The Steeler’s All-Pro Mike Webster played many years after me, but Ralph Wenzel (the lesser known Steeler poster player for CTE) was the Steeler back-up guard in my playing days. Ralph died in 2012 from CTE complications, I’ve created a painting in his memory and honor entitled, Tilt–Game Over.
From a frontal perspective, the shapes in between the right and left portions of the brain (and “dead” center), greatly enlarge themselves with the growth of CTE. I immediately liken those shapes to the wings of a moth and/or butterfly. How these shapes are combined with other aspects in the painting, I believe, gives the painting the power to communicate well beyond a mere X-ray.
Take for example the image of the death’s head hawk moth (barrowed from the movie, The Silence of the Lambs). I specifically choose to interject this image into the painting because it communicates a non-verbal response (deaf before death) to dire circumstances. As Christ went to His death almost in total silence (Isaiah 53:7), so also do certain football players, stricken with CTE, go silently into the night way before their natural shelf life expires.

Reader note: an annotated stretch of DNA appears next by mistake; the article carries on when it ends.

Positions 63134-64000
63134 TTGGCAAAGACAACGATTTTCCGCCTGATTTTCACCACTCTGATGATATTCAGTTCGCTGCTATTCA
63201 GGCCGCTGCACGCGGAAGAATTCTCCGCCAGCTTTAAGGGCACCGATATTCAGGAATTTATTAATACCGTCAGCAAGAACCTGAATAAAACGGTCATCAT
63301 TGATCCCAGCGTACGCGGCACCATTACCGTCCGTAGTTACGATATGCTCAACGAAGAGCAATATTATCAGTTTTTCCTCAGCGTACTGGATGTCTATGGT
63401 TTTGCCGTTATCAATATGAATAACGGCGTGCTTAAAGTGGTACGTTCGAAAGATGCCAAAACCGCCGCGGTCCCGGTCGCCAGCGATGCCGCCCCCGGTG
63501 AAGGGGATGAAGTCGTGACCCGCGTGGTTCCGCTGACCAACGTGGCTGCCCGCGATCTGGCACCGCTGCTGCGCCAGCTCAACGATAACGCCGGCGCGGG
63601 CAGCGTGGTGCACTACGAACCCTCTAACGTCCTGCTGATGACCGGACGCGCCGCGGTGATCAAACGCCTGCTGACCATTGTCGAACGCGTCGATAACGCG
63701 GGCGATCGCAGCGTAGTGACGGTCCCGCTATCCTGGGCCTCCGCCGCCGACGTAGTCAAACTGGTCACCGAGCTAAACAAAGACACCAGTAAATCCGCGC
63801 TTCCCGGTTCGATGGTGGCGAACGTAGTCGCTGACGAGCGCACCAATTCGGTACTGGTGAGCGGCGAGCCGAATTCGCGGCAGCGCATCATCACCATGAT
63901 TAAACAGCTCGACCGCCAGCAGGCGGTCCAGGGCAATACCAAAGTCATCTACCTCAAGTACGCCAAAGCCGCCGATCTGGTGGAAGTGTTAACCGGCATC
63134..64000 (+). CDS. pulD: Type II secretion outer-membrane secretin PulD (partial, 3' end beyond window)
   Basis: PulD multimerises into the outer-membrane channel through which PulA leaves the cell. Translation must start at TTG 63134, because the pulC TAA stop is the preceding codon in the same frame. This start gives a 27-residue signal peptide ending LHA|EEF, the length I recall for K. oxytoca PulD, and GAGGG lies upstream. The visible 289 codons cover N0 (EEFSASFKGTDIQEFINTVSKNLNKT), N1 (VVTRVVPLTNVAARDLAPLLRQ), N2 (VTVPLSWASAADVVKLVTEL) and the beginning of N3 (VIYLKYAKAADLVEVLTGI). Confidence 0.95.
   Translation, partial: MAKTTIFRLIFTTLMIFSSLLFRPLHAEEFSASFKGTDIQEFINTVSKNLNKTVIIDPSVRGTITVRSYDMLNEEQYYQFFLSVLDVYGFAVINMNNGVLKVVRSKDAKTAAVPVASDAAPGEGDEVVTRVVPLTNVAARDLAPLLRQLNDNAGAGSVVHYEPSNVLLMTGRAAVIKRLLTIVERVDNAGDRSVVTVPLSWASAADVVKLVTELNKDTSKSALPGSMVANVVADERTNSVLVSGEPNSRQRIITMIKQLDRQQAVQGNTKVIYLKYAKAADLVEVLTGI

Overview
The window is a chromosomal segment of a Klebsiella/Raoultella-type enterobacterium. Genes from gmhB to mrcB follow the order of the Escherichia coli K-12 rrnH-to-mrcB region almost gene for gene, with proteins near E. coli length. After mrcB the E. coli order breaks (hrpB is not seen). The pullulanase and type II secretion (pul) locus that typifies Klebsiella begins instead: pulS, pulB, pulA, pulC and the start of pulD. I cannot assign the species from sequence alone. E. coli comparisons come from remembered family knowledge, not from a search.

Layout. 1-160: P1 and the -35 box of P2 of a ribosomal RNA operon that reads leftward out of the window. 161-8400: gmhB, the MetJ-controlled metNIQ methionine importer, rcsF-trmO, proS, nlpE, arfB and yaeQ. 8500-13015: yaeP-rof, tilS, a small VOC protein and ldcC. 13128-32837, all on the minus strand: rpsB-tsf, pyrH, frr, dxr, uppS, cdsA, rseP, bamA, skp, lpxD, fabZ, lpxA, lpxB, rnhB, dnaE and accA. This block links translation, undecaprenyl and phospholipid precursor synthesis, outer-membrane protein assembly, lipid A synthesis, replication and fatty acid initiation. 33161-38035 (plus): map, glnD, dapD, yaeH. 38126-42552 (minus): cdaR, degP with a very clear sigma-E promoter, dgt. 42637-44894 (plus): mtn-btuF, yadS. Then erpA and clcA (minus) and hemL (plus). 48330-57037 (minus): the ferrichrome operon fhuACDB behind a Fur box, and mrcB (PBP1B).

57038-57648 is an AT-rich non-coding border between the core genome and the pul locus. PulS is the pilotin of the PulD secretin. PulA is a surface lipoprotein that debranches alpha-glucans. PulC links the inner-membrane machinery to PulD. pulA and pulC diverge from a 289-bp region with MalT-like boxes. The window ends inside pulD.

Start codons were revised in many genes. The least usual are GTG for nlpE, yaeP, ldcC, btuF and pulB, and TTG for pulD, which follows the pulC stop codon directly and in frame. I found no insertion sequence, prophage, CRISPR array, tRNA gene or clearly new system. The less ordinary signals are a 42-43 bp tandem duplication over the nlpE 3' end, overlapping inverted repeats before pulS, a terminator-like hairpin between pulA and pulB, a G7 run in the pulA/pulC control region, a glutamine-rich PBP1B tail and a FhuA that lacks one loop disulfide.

The skull portion of the moth (not rendered photo-realistically in my painting), again from The Silence of the Lambs, is a composite of a group of naked ladies attributed to the photograph of Salvador Dali and Philippe Halsman entitled “In Voluptas Mors.” It’s suggested that this title might be translated, ”In pleasure, there is death.” My take–in the pleasure of playing football looms the unanticipated (not necessarily today) acceleration into mindless matter–CTE.
Most people attribute the transformation of the ugly moth (Hannibal Lecter) into the butterfly (his apparent reformed goal) as the title connection to the movie. That the death-head moth is placed directly over Jody Foster’s mouth in the movie posters I haven’t quite figured out yet. I’d best stop here before I speculate into ignorance.